Silk Blouse


(img from, from purveyor of worm friendly silk)

I have had a piece of blue* silk satin in my fabric pile for about two years. It was purchased at a place called the East Bay Depot for Creative Reuse, a source for some other great fabric I picked up on a trip to Oakland, CA to visit friends.

It's been historically difficult for me to identify fabric content on the fly (especially blends) though I've developed a bit of a protocol. The idea of a 'burn test' seems impractical to me, especially since I have fire anxiety. I also have a hard time identifying fabric weaves as well, if its categorization falls anywhere beyond plain, twill, satin, jacquard, and any texture vaguely identifiable as 'crepe'.

So, as far as I can tell, this blue fabric is made of silk, and of some sort of satin weave.

Silk satin is, among contemporary sewing circles, notoriously hard to work with. Stories abound of slippage, pins falling out willy-nilly, over-pressing, spotting, etc.

I had an okay time. As far as keeping things positioned and cutting on the grain, I give myself an A-. Practicality aside, silk satin feels simultaneously precious and sturdy, which makes working with it fairly arousing, associations with lingerie aside. It links you to a history of fine garment making, though it also seems oddly utilitarian in its historical duration as a material.

A few things that turned out well: Despite a tendency for slippery fabrics to curl and pucker, I was able to press construction into submission with few negative effects. This is the work of a good iron (or, as suggested earlier, a fabric containing hints of cotton and/or rayon).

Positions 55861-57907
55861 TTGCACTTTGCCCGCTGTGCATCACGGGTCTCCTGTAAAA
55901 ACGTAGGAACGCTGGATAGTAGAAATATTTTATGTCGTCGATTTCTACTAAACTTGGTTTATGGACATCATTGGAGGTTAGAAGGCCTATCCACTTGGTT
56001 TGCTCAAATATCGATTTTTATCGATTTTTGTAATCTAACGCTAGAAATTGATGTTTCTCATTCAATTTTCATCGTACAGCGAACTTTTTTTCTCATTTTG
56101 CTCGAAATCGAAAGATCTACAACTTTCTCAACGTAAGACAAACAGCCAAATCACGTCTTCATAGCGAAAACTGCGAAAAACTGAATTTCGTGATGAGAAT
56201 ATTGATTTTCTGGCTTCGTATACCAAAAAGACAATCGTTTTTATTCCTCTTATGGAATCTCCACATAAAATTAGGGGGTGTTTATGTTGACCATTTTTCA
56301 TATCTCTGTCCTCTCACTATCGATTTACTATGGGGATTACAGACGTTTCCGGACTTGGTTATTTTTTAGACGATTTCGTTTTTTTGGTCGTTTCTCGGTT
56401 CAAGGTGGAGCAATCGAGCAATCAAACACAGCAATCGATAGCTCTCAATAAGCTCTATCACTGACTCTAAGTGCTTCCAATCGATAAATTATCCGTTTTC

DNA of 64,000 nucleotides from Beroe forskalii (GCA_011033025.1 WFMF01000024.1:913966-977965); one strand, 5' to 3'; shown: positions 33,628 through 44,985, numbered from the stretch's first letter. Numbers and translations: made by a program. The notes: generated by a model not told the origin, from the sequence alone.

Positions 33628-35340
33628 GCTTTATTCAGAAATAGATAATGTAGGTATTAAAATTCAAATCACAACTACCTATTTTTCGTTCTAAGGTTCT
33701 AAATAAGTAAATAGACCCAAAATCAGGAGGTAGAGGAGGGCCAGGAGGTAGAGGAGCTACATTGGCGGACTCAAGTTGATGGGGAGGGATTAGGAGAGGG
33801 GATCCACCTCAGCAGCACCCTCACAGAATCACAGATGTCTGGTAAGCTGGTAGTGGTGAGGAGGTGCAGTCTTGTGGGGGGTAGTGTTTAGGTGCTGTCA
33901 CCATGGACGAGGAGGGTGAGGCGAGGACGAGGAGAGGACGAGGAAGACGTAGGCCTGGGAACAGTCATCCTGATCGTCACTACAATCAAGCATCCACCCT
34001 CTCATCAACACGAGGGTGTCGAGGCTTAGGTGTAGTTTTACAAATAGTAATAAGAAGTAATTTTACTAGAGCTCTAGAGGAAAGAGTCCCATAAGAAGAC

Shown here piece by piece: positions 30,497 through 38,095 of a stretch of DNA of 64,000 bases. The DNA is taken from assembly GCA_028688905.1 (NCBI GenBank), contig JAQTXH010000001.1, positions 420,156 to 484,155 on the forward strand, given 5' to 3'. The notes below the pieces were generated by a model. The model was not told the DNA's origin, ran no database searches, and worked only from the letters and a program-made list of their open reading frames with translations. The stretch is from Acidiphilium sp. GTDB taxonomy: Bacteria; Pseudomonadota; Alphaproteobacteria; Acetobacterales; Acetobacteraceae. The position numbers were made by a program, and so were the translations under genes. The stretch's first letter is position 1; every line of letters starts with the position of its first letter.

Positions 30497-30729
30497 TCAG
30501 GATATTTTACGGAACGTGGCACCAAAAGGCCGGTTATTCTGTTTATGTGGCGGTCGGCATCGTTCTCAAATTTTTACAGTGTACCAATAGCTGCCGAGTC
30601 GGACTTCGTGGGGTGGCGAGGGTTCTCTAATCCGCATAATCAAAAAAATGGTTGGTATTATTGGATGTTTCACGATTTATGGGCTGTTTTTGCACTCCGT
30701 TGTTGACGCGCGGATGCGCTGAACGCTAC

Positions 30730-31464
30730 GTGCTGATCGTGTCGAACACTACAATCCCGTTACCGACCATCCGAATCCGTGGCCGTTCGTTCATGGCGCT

Also (as pictured above) I was able to create some nice smocking, despite the pillowy nature of the fabric. I used one of my new favorite tricks to stay the smocking: Using a piece of the fabric's selvage as a coordinated stay tape.

Here is the blouse, semi-finished. The big blue** bow came from a mixed bag of ribbon scraps purchased at the nefarious Sturbridge Antique Textile Fair. The pattern used is the top half of a Butterick dress pattern from the early 1940s. Our next installment will be on the evolution of this particular garment, from idea to object.

Future installments may involve discussion of subjects contained herein. If so, this article will link to those articles once created.

*blue in this case refers to what is loosely defined by Wikipedia as the following: Air Force, Blue Gray, Cadet, Cornflower, Dark Pastel, Glaucous, Moonstone, Steel, UCLA. This collective color identity best defines the blouse fabric. This reminds me of a project I participated in with artist Benjamin Austin involving conversation conducted to manifest a color sonically and dialogically. I would like to include this work in a future post.

**alice, powder, periwinkle, etc.